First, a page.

“Yeah?” I said into the phone.

“Same place, half hour,” a raspy voice whispered. I hung the phone up as I heard the click from the other end. I checked my watch. It was just after two in the afternoon. Something strange was going on. I grabbed a leather jacket out of the foyer and walked into the garage. Under a dirty black cloth sat my latest toy. Harley- Davidson motorcycles have a formidable reputation, even amongst lycanthropes. So when I received a rather large kill bonus in my paycheck – yes, hunters are paid for their work – I decided to buy one of their Fat Boy cruisers. Wizard, the Guild’s resident techno-specialist, heard my interest and offered to sell me one he’d been working on for a rather attractive price. Never buy a motorcycle from someone whose job was the real world application of advanced technology to espionage and paramilitary matters. The only original Harley-Davidson part on the bike was the massive and loud motor. Everything was replaced with newer materials and electronics, including multi-function display gauge dials, radar and laser detector, automatic transmission, and some sort of improved muffler to tone down that distinctive throaty roar on command. Everything was either wrapped in high-impact polymers or reinforced for combat driving. For all practical purposes, it was a hunter’s dream motorcycle. The down side was that instead of an American classic, it looked like it belonged in a sci-fi movie. Wizard called the machine “Akira.”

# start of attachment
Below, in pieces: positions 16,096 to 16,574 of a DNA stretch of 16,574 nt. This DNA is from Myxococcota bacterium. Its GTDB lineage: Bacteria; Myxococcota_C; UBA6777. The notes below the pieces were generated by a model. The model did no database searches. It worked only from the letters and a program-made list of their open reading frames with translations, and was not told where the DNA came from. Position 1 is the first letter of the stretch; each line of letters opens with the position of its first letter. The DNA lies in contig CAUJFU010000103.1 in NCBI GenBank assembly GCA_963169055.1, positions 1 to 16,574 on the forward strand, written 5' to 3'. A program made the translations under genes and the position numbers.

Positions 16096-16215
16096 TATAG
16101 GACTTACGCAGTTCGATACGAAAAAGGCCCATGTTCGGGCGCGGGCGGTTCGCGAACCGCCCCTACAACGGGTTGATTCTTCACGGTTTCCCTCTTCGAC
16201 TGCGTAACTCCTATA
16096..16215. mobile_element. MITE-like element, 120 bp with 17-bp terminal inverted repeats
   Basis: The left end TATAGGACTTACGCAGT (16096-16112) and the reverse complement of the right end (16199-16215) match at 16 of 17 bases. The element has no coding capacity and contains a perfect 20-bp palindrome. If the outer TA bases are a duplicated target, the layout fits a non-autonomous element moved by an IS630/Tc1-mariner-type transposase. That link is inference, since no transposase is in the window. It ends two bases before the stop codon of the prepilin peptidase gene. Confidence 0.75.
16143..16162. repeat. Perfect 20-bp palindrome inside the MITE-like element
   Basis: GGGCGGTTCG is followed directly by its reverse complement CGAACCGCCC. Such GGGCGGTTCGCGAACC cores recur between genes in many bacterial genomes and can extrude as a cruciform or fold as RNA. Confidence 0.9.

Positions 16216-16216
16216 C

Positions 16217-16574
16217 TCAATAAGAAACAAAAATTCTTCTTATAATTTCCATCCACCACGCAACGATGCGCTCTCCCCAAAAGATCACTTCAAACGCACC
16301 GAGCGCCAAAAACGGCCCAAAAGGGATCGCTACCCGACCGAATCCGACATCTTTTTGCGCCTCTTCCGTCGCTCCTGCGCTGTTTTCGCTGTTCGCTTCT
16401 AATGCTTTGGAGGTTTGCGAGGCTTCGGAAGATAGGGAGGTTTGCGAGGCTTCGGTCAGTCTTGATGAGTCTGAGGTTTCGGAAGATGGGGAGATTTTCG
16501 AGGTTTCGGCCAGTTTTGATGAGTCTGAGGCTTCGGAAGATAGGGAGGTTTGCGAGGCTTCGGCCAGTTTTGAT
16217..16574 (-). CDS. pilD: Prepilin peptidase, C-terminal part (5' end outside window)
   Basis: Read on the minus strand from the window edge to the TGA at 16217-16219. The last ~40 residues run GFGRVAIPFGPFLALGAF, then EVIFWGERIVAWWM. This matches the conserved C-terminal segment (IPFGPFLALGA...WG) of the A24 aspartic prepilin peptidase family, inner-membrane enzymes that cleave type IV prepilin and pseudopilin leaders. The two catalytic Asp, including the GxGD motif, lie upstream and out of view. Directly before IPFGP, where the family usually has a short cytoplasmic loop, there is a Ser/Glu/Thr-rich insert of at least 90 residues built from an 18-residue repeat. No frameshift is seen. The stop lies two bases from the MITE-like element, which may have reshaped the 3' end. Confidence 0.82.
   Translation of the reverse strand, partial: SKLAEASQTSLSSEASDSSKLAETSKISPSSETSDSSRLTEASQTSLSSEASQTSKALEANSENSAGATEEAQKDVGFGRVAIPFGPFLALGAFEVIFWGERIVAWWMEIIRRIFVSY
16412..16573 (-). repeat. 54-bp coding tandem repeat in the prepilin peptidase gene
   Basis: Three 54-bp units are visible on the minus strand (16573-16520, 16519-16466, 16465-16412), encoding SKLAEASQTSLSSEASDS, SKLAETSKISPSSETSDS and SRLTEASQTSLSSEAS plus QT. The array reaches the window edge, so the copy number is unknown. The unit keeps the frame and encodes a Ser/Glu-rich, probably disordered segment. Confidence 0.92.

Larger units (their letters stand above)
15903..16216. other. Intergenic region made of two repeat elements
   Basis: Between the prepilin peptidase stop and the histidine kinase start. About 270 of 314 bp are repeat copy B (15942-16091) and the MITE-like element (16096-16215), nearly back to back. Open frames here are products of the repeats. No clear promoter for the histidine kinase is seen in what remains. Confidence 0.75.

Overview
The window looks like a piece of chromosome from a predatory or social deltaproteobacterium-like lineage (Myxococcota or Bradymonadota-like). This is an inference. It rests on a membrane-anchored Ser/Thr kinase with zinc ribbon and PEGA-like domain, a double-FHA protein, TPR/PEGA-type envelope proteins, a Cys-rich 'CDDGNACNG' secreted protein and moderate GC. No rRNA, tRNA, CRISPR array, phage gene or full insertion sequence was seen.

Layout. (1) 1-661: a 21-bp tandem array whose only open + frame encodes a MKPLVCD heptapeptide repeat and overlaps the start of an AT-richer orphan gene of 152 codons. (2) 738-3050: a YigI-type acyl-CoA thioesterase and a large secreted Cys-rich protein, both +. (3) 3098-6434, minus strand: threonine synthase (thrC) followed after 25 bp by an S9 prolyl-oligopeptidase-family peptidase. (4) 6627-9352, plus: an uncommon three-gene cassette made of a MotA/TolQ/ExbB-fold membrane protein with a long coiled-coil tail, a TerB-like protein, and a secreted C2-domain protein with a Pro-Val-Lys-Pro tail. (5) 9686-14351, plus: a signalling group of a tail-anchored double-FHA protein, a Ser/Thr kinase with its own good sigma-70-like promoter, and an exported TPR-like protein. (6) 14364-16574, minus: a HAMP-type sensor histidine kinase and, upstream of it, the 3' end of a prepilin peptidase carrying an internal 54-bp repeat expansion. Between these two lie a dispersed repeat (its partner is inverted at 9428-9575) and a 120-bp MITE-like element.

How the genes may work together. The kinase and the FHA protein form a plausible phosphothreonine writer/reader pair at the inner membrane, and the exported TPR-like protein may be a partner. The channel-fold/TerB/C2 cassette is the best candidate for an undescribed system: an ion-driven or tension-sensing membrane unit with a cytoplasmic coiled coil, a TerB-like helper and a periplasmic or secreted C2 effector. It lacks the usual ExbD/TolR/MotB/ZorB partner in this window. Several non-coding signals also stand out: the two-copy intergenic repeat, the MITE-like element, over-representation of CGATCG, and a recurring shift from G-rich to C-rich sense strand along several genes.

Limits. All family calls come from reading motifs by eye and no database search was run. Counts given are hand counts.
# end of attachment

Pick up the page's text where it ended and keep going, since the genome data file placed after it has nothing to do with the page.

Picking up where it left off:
I climbed onto the bike and started it up. As the two MFD’s lit up and the engine growled to life, I reached over to the wall and hit the button to open the garage door. A small electric motor whined to life above my head, pulling up the garage door. Pulling up the kickstand, I rolled out of the garage and down my driveway. Putting the motorcycle in gear, I raced out into the street to meet my contact. The Cuban café was nestled in one of the many aging strip malls that grace the sides of Tampa’s streets. Poppa Gus’s was a family-owned operation in business for three generations. It was started by a family of Cuban immigrants, and has been the hunters’ eating-place for the last forty years. We also like using it for clandestine meetings, like this one. I roared my bike into the parking lot and set the kickstand down. I walked to the restaurant, enjoying the heat. It was September, and soon the coolness of the dry season would be coming. I opened the door and walked in, momentarily blinded by the sudden shift of bright light to darkened room. My eyes took a brief moment to adjust to the familiar surroundings.